Using CCC with smaller-sized volumes, I find that some of my incremental backups are completed within 30 seconds or less.

    Again, this depends on the size of your source volume and upon how much you've added or changed since the last incremental backup.

    I can't recommend CCC highly enough.
    My advice is to try it.
    CCC is FREE to download, and it's FREE to use for the first 30 days.
    That's all that it may take to win you over.
     
  13. RedTomato macrumors 68040

    RedTomato

    Joined:
    Mar 4, 2005
    Location:
    .. London ..
    #13
    This isn't the 1990s.

    - My various documents folders are all in my Dropbox folder, which gives me off-site replication that I can access via iphone or ipad or any of my other computers.

    - My various email accounts are co-hosted various IMAP servers (eg gmail). If my computer dies, I can access / re-download access email from another computer or ipad or iphone.

    - I finally broke down and paid for an iCloud subscription to back up my photos and video clips.

    - My text messages / contacts / diary / notes / reminders etc are also backed up to iCloud.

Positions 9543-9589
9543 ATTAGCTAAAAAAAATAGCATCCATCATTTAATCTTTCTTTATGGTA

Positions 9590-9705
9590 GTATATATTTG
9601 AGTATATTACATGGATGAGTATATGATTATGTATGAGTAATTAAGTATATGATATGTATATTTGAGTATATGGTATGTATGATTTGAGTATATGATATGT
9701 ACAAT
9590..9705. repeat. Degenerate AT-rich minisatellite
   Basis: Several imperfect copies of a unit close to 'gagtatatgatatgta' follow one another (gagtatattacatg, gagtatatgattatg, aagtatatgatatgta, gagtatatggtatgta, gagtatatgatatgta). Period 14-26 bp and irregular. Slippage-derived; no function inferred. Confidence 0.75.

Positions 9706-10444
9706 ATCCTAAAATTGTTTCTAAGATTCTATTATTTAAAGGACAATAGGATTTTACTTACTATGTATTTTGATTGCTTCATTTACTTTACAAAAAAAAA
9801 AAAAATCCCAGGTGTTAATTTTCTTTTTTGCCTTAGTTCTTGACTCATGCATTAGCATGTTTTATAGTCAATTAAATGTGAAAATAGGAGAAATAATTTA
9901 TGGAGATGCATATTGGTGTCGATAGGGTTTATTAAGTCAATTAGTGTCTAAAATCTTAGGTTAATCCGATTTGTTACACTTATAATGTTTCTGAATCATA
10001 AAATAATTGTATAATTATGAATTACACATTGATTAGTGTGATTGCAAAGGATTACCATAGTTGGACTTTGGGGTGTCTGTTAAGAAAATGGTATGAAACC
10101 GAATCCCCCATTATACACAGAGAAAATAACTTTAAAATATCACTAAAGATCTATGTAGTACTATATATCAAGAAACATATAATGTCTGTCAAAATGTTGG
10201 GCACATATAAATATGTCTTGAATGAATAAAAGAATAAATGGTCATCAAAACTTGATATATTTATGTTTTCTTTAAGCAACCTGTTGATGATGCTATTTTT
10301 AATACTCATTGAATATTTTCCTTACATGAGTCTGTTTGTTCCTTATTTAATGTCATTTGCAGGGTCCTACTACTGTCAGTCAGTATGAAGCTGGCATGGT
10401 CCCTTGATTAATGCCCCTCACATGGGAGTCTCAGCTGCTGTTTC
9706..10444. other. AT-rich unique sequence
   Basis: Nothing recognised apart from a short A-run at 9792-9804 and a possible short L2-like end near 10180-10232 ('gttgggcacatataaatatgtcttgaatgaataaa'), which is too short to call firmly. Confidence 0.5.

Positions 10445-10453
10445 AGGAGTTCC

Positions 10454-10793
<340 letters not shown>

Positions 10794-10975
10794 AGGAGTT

Just about everything else (apps, films, games etc) can be re-downloaded from the internet as needed.

    - If my computer were to vanish this instant, I'd shift over to another computer and continue uninterrupted.

    - If any of these cloud services (IMAP email, Dropbox, iCloud Drive etc) were to vanish suddenly, I still have my local copy and can re-upload to a different cloud server.

    Finally, I have a rather ancient Time Capsule that does local backups every hour. But I am becoming increasingly resigned to Apple's neglect of Time Machine / Time Capsule. It doesn't back up iOS devices, and it doesn't back up photos from these devices. Making a duplicate of the Time Capsule backup takes forever via the USB 2.0 port on it.
     
  14. Lorenzo F thread starter macrumors member

    Joined:
    Sep 13, 2014
    Location:
    Oakland, CA
    #14
    I almost considered *not* doing any backups because my most prized documents are already on iCloud. But after reading all of your posts, I see the value of having multiple backups and a bootable cloned backup.

    Thanks again for all your help, everybody. This is a great community!